Appearance vs. Reality; The Cause of a Hero’s Downfall Essay

Appearance vs. Reality; The Cause of a Hero’s Downfall Essay

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In the tragedy Macbeth; the reader witnesses the inevitable downfall of the tragic hero Macbeth as he attempts to do the impractical. While Macbeth turns from an admirable nobleman into the traitor fiend that is the result of his wife’s relentless coaxing, the reader distinguishes more and more of the “appearance versus reality” or the “things are not what they seem” theme that intertwines with Macbeth’s hubris thus leading to his downfall. As Macbeth furthers his plans, which fall in step with the weird sisters’ prophecy, he uses, “False face must hide what the false heart doth know,” (Macbeth, Act1.Scene7.Line82) in order to deceive his fellow noblemen and fulfill the prophecy of his becoming the Thane of Cawdor and the King of Switzerland. Even as Macbeth tries to defy fate, he realizes that what appears to be the truth is in fact unreal, and Shakespeare’s tragic hero does not fully apprehend that his difficulty in discerning between the real and unreal worlds is a chief factor in his demise until the completion of the prophecy/the death of Macbeth and of course, his foreseen downfall.
Throughout Macbeth, Macbeth is a little bit on edge, and gets to such a point, that the reader can’t determine if what Macbeth is seeing is actually there, or in Macbeth’s own head. At the beginning of the play, when Macbeth is about to kill King Duncan, (Act 2), he says:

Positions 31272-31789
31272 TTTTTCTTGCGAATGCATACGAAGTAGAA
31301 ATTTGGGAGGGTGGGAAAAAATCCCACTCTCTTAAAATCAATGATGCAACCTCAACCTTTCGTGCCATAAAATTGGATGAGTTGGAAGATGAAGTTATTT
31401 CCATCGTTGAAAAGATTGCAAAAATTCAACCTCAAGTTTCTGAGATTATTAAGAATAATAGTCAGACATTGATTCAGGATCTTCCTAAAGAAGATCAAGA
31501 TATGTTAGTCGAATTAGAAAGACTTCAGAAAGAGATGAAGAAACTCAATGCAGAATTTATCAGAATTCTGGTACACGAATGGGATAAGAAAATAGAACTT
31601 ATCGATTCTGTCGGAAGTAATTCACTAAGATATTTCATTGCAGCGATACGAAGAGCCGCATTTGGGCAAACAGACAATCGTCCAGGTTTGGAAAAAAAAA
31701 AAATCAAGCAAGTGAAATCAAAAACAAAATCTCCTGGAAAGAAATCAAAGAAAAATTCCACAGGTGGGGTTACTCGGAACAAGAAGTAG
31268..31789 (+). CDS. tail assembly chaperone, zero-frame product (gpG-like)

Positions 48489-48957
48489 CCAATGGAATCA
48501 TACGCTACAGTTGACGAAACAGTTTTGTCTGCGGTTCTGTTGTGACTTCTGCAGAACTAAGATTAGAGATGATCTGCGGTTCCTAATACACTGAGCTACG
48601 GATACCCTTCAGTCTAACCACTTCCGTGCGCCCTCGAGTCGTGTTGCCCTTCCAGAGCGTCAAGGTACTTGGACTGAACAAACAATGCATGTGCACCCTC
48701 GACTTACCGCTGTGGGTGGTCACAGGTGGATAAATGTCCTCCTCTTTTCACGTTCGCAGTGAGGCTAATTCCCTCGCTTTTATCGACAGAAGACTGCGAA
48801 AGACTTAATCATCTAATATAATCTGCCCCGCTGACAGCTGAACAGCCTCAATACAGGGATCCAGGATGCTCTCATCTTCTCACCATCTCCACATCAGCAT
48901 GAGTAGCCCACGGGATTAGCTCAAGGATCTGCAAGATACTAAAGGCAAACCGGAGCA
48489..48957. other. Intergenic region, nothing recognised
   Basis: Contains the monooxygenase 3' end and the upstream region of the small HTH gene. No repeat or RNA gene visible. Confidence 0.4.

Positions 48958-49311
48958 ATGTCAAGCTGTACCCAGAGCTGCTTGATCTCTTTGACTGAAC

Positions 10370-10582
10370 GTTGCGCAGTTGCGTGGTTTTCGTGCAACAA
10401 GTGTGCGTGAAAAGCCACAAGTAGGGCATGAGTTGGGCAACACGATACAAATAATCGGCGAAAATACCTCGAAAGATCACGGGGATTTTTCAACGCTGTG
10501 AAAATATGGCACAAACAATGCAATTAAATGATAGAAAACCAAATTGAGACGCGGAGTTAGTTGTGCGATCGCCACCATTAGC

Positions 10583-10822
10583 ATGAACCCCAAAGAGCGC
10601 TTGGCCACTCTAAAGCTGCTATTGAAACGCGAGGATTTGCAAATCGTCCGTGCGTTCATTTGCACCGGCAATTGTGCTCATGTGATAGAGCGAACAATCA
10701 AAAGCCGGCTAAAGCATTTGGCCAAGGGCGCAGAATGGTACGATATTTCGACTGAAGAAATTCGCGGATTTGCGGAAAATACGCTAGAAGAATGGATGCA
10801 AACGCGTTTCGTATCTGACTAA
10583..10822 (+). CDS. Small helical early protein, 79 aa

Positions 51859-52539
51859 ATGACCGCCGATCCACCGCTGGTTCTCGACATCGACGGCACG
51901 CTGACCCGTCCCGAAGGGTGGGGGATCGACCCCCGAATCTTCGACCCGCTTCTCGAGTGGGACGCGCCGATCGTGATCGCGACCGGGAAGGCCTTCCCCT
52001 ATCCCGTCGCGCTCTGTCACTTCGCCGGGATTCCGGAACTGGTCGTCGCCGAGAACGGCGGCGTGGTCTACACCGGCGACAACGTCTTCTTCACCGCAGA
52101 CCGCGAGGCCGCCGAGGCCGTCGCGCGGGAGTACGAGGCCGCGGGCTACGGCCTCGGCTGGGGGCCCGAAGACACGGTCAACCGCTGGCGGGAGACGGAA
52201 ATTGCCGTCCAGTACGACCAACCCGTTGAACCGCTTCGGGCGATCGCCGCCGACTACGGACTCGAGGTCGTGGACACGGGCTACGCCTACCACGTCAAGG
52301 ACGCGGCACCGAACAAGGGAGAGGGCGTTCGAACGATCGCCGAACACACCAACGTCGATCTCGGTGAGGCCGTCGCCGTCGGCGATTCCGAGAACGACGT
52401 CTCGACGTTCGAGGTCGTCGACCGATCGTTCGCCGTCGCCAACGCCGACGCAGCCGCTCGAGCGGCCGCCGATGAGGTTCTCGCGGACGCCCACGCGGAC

Is this a dagger which I see before me, /the handle toward my hand? Come, let me clutch thee. /I have thee not, and yet I see thee still. Art thou not, fatal vision, sensible/ To feelings as to sight, or art thou but / a dagger of the mind, a false creation, / Proceeding from the heat-oppressed brain? / I see thee yet… (Macbeth, Act 2. Scene1. Lines 34-40a)

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...aunt him, and so he starts slipping up and his false face starts to show what his heart knows; he thinks so hard about the prophecy that he thinks he sees the three weird sisters and the apparitions, when in fact he might not have truly seen them since no one else did. Macbeth at first thought that he was immortal; he was on top of the world and no one could even come close to them. But because of the difficulty in discerning the real and the false, he comes to the closing of the prophecy; he is killed from a man not born of a woman (Macduff), and thus is done for which is more or less his downfall.

Works Cited

Beers, Kylene, et al, Elements of Literature Essentials of British and World Literature Sixth Course, Austin, Texas; Holt, Rinehart and Winston, 2009.Date accessed: 8 March 2011
Shakespeare, William. The Tragedy of Macbeth. Date accessed: 8 March 2011

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